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Sunday, June 3, is one of the most important events for all of LGBT Brazil: The São Paulo Pride Parade. Not only is São Paulo Pride huge — in 2017, there were 3 million people in attendance — but it’s also in one of the countries suffering the most from anti-LGBTQ violence. Given the violence against our community, it’s not surprising the official theme of São Paulo Pride this year is “LGBTQ+ Power: Our Vote, Our Voice.” And this year in particular it’s important to support candidates that support us.
The manifesto released by APOGLBT SP (The São Paulo Pride Association) reads in part, “Of the 581 members of parliament, there’s only one openly gay deputy who defends our flag. Unfortunately, we still have few allies in Parliament joining us in our call for equal rights and citizenship.”
On Friday, June 1, you can go to the 18th Citizenship Award in Respect of Diversity 2018 at 7 p.m. at the Latin American Memorial. And on Sunday is the 22nd annual São Paulo Pride Parade, from 10 a.m.–6 p.m., starting in front of MASP on Paulista Avenue.
Check out what some influential LGBT activists recommend for São Paulo Pride 2018:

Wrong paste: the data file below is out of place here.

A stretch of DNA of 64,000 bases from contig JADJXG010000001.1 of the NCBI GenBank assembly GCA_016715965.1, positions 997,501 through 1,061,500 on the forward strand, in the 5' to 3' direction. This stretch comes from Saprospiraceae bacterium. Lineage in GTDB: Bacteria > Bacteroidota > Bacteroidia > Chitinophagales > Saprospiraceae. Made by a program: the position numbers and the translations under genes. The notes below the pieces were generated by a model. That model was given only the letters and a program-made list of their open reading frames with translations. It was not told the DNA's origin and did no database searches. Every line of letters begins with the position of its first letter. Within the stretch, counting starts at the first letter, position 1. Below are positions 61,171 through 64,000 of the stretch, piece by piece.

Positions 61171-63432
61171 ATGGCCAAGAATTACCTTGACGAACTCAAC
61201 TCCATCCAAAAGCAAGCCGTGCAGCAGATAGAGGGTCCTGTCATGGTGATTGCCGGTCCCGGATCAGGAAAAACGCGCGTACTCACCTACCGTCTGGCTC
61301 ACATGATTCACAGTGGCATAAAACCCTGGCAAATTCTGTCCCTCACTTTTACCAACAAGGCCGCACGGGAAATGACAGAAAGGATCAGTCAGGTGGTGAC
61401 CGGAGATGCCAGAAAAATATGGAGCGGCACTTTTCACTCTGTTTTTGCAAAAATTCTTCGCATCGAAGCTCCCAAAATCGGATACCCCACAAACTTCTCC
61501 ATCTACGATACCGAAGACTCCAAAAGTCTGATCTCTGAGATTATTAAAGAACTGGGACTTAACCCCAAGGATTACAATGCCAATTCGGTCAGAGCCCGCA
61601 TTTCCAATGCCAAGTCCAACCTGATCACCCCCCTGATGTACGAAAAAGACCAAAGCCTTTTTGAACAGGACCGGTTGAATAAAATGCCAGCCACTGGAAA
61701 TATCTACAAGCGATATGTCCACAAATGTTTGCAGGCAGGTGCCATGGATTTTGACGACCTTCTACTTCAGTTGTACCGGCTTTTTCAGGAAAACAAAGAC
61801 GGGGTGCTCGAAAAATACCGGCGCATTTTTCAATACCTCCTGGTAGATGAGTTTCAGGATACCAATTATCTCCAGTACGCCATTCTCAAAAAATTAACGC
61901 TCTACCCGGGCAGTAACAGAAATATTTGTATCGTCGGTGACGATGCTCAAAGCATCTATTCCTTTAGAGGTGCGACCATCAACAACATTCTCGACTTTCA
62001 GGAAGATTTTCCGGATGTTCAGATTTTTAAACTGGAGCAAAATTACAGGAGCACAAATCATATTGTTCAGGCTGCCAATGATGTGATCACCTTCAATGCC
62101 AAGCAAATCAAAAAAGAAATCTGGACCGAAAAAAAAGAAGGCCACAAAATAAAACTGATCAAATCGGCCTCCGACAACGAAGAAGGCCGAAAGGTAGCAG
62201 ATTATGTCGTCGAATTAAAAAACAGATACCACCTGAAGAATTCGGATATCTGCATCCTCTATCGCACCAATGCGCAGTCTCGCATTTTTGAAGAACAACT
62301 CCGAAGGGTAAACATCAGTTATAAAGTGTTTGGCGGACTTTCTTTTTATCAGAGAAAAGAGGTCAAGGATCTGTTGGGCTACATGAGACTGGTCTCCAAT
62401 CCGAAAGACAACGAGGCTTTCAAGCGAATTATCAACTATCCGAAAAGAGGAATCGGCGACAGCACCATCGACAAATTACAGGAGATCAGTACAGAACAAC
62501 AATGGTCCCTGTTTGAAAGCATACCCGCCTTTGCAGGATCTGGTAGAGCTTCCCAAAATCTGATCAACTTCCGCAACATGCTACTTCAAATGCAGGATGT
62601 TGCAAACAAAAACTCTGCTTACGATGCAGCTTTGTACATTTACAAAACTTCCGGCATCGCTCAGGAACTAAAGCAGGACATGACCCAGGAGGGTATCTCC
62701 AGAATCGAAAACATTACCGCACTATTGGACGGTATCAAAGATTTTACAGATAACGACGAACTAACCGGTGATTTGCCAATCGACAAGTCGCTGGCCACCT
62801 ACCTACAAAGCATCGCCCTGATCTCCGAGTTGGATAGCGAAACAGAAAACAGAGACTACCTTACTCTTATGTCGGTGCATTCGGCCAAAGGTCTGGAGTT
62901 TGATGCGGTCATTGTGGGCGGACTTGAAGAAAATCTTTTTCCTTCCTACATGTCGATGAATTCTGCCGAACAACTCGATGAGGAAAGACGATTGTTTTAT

Maíra Reis, LGBT journalist
“Though Pride is a party, it’s important to remember that it’s also a protest. This is an opportunity for us to show the outside world who we are, despite the prejudice and queerphobia. We have an important cause, and we need everyone to pay attention and help us change the world.”
Marcio Caparica, Editor-in-Chief of Side Bi and Now I’ve Traveled
“Get out of your bubble and realize how diverse the LGBTQ community really is. There are many people who can’t openly enjoy their sexuality due to conservatives. We need to mobilize ourselves against this hatred. Besides, the parade is a lot of fun.”
João Geraldo Neto, HIV/AIDS activist
“Representation matters. Taking to the streets is more than just for a massive party; it’s a political statement. It shows the world that not only do we exist, but we can organize ourselves and fight for our rights.”
Vinícius Borges (Doctor Maravilha), Doctor and HIV activist
“The most important thing about Pride is to bring a voice to the voiceless. Even in our own community we deal with people with different degrees of vulnerability. Those of us who have the privilege of being able to fight must realize that we’re not just speaking for ourselves but also for those of us who are even more oppressed.”